Recently we got a request to merge documents of several types. Basically PDF files and images. Clients want to merge report from FileMaker with attachments like image files of repaired items and additional certificates as PDF documents. The start file has a layout with six container fields for input. It could have been a portal with a sub table for the fields, but for some reason the client didn't do that. So six fields may or may not contain some content.
We start with a script by checking if DynaPDF needs initialization. Either on startup or first time you use our plugin's DynaPDF functions, please locate where the library is and call DynaPDF.Initialize. Our examples look for the library file in the same folder, but you can change that. Newer plugins for a few years allow you to just pass the file name instead of a full path. And if the file name is the default one, you can leave it away. Then our plugin will look for dynapdf.dylib (macOS), dynapdf.dll (Windows) or dynapdf.so (Linux) in the same folder as the plugin file.
# Initialize DynaPDF if needed
If [ MBS("DynaPDF.IsInitialized") ≠ 1 ]
Perform Script [ Specified: From list ; “InitDynaPDF” ; Parameter: ]
For DynaPDF we have a context object, which you reference in FileMaker scripts with a number and we usually store the value in $pdf. This way you can have multiple scripts using DynaPDF functions in parallel. The context for DynaPDF includes the current working PDF and the import PDF, if you have one open.
# Clear current PDF document
Set Variable [ $pdf ; Value: MBS("DynaPDF.New") ]
For our example we need to loop over the containers to import. You could easily switch to loop over records of a found set or over records in a portal of related records. But for now we just pick the fields by name. For that we build the name using the prefix and append the container number.
# Loop over the six container fields we have here
Set Variable [ $count ; Value: 6 ]
Set Variable [ $index ; Value: 1 ]
# build container name and query value
Set Variable [ $containerFieldName ; Value: "Random Document Aggregation::Container " & $index ]
After we got the field name, we can query the value:
Set Variable [ $containerValue ; Value: GetField ( $containerFieldName) ]
When you have container fields, always have your scripts check if they are empty. Clients may want five fields as they need that once a year, but otherwise just use two or three. Also they may give each container a meaning and so container 2 may be empty, while 3 has a value.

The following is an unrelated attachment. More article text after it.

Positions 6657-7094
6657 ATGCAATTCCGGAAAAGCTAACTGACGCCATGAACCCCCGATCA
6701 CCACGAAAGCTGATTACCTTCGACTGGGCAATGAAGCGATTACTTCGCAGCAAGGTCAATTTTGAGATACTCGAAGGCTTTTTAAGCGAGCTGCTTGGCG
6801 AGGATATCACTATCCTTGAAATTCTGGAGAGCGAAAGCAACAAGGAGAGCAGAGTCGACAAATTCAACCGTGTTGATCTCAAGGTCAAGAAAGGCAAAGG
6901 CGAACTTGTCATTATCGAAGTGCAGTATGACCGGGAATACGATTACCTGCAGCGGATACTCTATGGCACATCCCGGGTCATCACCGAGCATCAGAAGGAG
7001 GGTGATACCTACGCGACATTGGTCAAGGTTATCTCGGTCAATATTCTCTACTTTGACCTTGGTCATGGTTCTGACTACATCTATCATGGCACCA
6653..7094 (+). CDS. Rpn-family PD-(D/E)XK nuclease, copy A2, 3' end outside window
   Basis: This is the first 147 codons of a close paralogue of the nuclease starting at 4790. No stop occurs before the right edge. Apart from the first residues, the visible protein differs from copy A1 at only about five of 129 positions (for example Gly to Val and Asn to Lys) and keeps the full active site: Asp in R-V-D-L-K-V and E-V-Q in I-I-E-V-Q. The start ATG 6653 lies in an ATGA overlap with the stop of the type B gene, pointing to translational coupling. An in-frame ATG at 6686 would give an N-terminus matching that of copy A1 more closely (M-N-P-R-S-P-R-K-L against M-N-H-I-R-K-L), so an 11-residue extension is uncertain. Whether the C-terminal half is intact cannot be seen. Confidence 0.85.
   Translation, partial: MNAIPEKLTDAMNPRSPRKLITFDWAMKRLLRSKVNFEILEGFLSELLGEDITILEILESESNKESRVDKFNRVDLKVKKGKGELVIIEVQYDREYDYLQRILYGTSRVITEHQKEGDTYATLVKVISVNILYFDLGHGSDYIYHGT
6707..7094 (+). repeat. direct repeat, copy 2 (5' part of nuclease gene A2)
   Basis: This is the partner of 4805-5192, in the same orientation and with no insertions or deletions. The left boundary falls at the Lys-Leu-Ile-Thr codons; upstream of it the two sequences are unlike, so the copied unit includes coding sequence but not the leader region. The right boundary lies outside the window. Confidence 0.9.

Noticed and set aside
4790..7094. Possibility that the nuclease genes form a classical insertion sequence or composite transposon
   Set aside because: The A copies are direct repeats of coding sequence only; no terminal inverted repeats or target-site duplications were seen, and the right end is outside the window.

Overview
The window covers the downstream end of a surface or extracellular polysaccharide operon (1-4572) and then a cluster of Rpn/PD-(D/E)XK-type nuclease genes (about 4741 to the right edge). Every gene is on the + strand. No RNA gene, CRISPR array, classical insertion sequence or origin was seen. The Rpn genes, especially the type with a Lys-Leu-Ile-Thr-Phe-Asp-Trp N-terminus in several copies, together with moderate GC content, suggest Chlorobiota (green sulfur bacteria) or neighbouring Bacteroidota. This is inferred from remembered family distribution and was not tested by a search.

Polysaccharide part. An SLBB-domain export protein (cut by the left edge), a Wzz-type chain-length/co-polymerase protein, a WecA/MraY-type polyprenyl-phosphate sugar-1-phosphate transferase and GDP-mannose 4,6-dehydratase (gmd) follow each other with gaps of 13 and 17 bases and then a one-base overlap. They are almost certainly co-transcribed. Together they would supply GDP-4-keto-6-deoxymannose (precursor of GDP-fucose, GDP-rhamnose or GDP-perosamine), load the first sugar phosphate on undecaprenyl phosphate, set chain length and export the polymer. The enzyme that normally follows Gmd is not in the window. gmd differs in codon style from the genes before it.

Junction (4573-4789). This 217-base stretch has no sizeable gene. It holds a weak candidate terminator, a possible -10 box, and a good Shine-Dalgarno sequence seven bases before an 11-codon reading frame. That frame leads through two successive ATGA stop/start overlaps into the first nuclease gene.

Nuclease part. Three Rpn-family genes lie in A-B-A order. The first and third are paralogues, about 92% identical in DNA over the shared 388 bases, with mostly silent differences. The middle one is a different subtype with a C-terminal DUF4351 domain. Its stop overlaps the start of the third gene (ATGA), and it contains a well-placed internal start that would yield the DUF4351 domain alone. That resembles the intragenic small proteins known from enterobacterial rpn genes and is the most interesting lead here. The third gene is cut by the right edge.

If [ not IsEmpty ( $containerValue ) ]
Since containers may contain a file, an image or a PDF, we have to check what is inside. Images and PDF documents could be added by importing them as files. You note these when you have no preview, but the icon showing for the container. So we check the file name and we get the list of data types inside the container with Container.GetTypes function.
# now check what is inside by looking on types and/or file name
Set Variable [ $containerName ; Value: GetAsText ( $containerValue ) ]
Set Variable [ $containerTypes ; Value: MBS("Container.GetTypes"; $containerValue) ]
First we check if the container contains a PDF document. Either the container types include "PDF" or the name contains the file extension .pdf. There is a little chance the client may have an image file with PDF file extension, but we don't handle such an anomaly here. When we have a PDF, we can open it from the container into DynaPDF. This is the time, when the plugin requests the PDF data from FileMaker, so it gets transferred from storage into memory. For a hosted solution, FileMaker may transfer the container over the network to the FileMaker Pro instance. The plugin takes the data and then DynaPDF reads the directory quickly.
# Try PDF
If [ Position ( $containerTypes ; "PDF" ; 1 ; 1 ) > 0 or Position ( $containerName ; ".pdf" ; 1 ; 1 ) > 0 ]
Set Variable [ $r ; Value: MBS("DynaPDF.OpenPDFFromContainer"; $pdf; $containerValue) ]
If [ MBS("IsError") ]
Show Custom Dialog [ "Failed to open PDF " & $index ; $r ]
Once the PDF is open, we can check if it has pages and we can import all pages with DynaPDF.ImportPDFFile function. We have to pass where we like to get the new pages into the working PDF. So we query the page count we have already and add one to append the new pages on the end.
# check if we have pages to import and then append them to the PDF
If [ MBS( "DynaPDF.GetImportPageCount"; $PDF ) > 0 ]